OSA strains the personal relationships of patients, especially with their bed partners, and may lead to impaired mental functioning in the bed partners4. Few studies have examined the severity of depressive symptoms in the bed partners of patients with OSA. A prospective study of 45 patients with a mean AHI of 31.7/h revealed that 18% of their bed partners had symptoms of depression15. We found that 37.5% (51 of 136) of the bed partners had depressive symptoms (CES-D ≥ 16). Moreover, depressive tendency was independently associated with sleep disturbance and the level of depressive symptoms determined through CES-D scores had a positive correlation with the degree of sleep disturbance determined through PSQI scores in our study. Reporting a consistent finding, Raniti et al. discovered positive and moderate linear relationships (r = 0.58) between PSQI and CES-D scores in 889 participants24. A meta-analysis of prospective cohort studies involving 172 077 participants suggested that insomnia was significantly associated with an increased risk of depression25. A systematic review and meta-analysis indicated that treatment of insomnia eased depression26. These findings are consistent with ours; thus, we hypothesize that the depressive symptoms reported by the bed partners of patients with OSA could have been the result of their disturbed sleep and insomnia.
Mounting evidence suggests that sufficient sleep is crucial for maintaining good health and that inadequate sleep increases the risk of chronic diseases. A large cohort study involving 12 338 adults in Bangladesh observed that inadequate sleep was independently associated with chronic disease27. Our findings revealed that bed partners with sleep disturbance and depressive tendency were more likely to have chronic disease. Nevertheless, the mechanisms and associations among sleep disturbance, depressive tendency, and chronic disease remain unclear. Poor sleep quality and depression may directly or indirectly cause chronic disease. By contrast, chronic disease may either directly or indirectly lead to inadequate sleep or depressive symptoms. Further research is key to identifying any causal links among sleep disturbance, depression, and associated chronic diseases.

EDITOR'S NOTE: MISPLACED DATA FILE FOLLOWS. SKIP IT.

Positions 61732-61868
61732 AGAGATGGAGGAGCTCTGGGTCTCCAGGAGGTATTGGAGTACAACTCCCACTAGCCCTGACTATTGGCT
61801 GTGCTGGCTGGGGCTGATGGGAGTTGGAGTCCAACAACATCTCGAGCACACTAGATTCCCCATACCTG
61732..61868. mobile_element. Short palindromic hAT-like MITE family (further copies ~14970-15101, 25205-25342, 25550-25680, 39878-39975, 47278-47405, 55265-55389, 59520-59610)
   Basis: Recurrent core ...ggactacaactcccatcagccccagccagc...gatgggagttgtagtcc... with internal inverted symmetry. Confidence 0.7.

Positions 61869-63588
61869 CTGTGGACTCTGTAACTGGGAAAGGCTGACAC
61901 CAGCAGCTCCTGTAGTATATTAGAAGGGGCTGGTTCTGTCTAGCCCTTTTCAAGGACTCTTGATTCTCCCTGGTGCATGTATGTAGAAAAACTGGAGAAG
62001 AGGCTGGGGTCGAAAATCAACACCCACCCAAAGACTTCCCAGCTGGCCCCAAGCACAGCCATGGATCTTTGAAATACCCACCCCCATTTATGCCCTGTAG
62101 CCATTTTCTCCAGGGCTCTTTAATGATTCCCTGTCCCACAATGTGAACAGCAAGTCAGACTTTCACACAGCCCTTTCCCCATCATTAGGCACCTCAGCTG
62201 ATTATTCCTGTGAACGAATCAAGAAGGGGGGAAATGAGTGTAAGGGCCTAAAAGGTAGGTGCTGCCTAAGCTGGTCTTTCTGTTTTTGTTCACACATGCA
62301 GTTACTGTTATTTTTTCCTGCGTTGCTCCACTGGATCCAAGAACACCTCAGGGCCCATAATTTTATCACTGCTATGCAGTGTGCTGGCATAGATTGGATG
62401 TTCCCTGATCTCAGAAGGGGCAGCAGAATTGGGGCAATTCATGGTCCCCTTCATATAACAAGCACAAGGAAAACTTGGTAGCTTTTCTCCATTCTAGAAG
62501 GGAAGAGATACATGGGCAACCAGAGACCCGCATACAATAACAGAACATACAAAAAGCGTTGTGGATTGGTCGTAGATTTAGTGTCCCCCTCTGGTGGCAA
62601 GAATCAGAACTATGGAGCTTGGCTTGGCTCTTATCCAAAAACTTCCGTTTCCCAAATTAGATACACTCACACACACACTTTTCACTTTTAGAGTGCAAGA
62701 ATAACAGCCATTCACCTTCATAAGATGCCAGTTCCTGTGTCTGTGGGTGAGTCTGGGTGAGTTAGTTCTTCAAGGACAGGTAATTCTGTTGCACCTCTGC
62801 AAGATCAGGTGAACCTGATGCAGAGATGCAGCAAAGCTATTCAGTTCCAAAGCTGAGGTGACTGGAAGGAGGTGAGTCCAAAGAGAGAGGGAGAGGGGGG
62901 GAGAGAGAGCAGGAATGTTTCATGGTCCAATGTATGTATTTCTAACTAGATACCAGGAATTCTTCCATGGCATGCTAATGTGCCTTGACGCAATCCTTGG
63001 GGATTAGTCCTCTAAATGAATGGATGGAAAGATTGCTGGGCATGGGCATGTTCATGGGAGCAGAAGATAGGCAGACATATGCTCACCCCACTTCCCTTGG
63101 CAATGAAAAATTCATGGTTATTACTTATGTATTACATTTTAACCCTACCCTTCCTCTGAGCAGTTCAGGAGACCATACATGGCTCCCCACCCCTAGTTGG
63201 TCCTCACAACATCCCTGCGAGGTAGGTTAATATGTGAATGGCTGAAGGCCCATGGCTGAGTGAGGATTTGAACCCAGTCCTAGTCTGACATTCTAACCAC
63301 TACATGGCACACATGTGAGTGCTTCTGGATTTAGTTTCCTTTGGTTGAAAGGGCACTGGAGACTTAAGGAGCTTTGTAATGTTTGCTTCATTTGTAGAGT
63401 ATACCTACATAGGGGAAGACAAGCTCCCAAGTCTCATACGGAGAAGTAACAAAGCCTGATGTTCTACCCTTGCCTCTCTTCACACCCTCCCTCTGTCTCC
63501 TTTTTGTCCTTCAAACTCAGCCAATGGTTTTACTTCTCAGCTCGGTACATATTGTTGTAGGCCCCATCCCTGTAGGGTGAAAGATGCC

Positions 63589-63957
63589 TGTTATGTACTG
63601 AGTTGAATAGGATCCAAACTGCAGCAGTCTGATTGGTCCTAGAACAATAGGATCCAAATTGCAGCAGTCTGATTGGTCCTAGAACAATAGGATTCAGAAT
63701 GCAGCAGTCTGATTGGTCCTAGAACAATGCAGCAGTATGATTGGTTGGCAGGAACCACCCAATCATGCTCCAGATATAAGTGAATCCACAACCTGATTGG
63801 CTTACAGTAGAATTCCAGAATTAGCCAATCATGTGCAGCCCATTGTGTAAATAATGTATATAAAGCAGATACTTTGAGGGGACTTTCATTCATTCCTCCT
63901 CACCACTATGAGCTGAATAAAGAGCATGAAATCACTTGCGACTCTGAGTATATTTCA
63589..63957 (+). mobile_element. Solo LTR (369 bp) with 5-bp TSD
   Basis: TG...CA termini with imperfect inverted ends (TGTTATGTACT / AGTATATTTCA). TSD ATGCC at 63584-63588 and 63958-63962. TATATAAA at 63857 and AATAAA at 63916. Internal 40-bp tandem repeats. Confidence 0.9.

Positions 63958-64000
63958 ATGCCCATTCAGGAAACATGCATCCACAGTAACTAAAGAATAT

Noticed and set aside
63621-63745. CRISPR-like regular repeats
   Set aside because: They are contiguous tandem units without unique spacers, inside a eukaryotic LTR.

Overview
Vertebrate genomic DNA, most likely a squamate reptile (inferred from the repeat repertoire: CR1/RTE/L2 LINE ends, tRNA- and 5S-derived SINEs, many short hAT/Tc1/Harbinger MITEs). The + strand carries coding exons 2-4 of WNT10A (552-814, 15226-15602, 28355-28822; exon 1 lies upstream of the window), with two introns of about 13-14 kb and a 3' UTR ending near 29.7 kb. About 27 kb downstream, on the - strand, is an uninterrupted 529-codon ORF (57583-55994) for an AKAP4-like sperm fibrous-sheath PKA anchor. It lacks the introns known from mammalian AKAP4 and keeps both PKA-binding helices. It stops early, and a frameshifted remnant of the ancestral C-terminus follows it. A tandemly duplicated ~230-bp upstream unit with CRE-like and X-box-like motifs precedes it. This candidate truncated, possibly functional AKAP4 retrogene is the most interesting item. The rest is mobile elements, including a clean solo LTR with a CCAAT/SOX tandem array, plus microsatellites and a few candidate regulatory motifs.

Our study had some limitations. First, the majority of the bed partners were female, and this may have independently influenced the higher incidence of both sleep disturbance and depressive symptoms. Second, we did not apply the PSG to the bed partners, and it was unclear whether the bed partners had OSA. Sleep disturbance may have been caused by bed partners’ own OSA, and this may have influenced the results. Third, we investigated sleep disturbance and depressive tendency in the bed partners of patients with OSA by using only one type of questionnaire, which may not have been sensitive to some of the feelings experienced by bed partners. Further research should incorporate more questionnaires for assessing sleep quality and depressive symptoms. Fourth, the self-reported data may have been affected by recall bias, especially considering that individuals with depression tend to remember and report more negative things. This bias may have led to an overestimation of the relative risk involved with various factors and thereby influenced the results.
In conclusion, sleep disturbance is often a shared experience for the bed partners of patients with OSA. However, the night symptoms from OSA, including the severity of AHI, snoring, and PLMS, may not affect partner-assessed sleep. Depression and chronic disease are associated with the sleep disturbance of bed partners, but their causal relationship is unknown. Additional studies are warranted to recognize the causes of poor sleep quality and the effects of OSA on bed partners.